Two documentaries about the Fyre Festival debacle came out days apart, Netflix's Fyre and Hulu's Fyre Fraud, and each shines in different ways.
The Netflix documentary approach is a methodical chronology. It describes what happened as it happened and how people saw it at the time. It really puts you into the day-by-day experience.
Fyre Fraud takes a different approach. It actually sketches out the basics of the entire thing in the first 15 minutes, then builds upon the various components to create a whole.
The titles actually hit at the different approaches. Fyre describes the Fyre Festival as a slow-mo disaster, only at the end fully revealing the shadiness of Fyre's charismatic creator, Billy McFarland.
Fyre Fraud, on the other hand, immediately establishes Billy as a sleazy con man, and portrays Fyre as a series of shady transactions. Netflix portrays the festival as a disaster, Fyre Fraud as a crime.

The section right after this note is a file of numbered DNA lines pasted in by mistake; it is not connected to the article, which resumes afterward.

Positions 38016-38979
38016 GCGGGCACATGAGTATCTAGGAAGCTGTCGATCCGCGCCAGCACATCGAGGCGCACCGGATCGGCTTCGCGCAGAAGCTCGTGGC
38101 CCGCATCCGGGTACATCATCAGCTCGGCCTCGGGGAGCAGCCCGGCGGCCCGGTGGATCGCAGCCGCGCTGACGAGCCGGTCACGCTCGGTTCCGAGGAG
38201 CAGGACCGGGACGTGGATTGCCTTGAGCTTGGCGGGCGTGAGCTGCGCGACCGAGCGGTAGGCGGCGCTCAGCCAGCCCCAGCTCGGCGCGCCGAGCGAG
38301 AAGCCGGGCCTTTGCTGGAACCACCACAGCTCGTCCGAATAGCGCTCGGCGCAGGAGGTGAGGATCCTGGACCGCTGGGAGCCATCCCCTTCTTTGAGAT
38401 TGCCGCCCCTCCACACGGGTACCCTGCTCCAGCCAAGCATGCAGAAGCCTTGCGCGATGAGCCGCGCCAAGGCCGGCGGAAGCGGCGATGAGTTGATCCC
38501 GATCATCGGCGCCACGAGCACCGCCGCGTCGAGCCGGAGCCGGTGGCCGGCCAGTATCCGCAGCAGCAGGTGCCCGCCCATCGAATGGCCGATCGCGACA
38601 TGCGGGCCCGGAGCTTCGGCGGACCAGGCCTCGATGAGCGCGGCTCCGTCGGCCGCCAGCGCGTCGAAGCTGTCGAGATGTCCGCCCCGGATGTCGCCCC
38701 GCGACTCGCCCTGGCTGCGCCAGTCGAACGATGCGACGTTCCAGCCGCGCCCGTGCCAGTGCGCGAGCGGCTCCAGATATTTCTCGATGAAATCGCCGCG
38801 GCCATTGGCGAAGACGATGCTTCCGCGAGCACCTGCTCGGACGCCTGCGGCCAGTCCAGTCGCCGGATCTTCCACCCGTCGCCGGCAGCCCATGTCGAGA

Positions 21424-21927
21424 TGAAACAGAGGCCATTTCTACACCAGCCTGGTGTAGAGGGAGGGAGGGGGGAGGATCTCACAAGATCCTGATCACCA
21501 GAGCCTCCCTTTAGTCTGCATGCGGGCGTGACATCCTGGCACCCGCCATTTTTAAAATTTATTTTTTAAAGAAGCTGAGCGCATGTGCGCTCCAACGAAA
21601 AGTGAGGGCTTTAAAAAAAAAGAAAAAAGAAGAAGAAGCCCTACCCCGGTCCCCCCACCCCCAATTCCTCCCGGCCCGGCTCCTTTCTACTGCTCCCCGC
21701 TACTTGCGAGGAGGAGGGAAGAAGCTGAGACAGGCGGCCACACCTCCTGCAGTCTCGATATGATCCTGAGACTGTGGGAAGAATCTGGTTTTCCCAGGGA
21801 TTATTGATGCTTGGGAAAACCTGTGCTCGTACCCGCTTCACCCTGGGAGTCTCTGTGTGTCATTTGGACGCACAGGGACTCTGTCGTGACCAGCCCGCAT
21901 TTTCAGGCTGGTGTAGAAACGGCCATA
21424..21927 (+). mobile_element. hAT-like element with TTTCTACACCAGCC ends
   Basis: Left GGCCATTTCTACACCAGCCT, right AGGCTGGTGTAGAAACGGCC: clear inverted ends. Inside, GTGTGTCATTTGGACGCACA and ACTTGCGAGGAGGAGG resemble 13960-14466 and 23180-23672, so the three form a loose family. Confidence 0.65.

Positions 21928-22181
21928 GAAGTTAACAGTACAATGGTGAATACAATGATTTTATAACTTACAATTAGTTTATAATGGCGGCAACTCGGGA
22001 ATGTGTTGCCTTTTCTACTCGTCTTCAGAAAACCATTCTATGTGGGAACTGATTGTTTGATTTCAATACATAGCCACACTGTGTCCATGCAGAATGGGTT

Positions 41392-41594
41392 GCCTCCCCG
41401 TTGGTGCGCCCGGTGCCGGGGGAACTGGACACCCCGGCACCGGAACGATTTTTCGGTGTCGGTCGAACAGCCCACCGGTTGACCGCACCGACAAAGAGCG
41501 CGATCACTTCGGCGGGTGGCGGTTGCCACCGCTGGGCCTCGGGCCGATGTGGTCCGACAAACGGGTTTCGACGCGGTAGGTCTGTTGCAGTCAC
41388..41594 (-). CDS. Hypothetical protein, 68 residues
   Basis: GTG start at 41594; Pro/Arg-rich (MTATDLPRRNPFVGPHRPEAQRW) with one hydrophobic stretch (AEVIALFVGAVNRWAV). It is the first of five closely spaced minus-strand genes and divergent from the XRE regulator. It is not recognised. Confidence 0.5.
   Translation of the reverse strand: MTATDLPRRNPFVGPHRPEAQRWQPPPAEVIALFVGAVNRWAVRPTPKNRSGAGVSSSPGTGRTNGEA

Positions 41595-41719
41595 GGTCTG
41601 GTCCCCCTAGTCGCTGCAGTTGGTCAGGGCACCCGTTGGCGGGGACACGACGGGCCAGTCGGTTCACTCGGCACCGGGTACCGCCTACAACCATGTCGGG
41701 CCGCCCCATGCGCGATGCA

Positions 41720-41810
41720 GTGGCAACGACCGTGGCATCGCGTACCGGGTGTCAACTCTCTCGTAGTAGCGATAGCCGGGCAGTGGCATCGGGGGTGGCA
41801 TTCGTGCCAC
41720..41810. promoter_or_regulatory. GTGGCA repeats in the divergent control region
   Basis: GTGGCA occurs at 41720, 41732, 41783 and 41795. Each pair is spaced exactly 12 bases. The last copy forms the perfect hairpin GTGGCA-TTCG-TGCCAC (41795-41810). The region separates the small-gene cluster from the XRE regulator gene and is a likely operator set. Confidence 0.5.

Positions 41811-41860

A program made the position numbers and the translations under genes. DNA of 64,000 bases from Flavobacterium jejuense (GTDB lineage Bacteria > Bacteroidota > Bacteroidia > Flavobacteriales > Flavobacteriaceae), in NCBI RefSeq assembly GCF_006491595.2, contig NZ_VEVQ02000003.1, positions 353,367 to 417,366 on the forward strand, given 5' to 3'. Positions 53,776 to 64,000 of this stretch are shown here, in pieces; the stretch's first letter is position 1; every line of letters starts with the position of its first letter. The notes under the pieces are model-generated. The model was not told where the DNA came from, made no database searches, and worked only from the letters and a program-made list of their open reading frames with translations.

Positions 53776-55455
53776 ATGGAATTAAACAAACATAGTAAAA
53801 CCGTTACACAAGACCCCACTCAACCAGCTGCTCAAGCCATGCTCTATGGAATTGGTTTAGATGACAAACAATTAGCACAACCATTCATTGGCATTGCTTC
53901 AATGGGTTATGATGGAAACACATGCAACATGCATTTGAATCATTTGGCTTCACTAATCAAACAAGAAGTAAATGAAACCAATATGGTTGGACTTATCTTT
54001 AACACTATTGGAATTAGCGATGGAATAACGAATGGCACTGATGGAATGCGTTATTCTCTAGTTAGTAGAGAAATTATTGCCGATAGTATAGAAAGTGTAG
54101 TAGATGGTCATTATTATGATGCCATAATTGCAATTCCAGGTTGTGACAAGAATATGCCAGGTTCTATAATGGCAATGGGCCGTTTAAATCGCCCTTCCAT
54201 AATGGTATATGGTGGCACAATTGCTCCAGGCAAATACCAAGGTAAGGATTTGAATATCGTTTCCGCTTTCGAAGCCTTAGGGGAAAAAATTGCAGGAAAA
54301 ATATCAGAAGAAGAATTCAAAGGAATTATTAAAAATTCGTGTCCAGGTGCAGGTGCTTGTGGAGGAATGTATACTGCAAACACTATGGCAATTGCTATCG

Fyre Fraud spends a lot of time framing the Fyre Fraud hysteria within the current culture. It's the sort of pundit "hot take" that is easy to poke holes in, but it's sometimes persuasive. Fraud also has an interview with Billy, although the guy is to slippery to offer much satisfaction.
If you only wanted to watch one Fyre documentary, go for the Netflix one. But after you've seen it if you want more details and a different angle, Fyre Fraud is well worth your time.
Concert promoters and rapper Ja Rule advertise a high-end festival experience that fails spectacularly when they don't plan for the infrastructure to support the venue, artists and guests.
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January 23, 2019 at 11:51 PM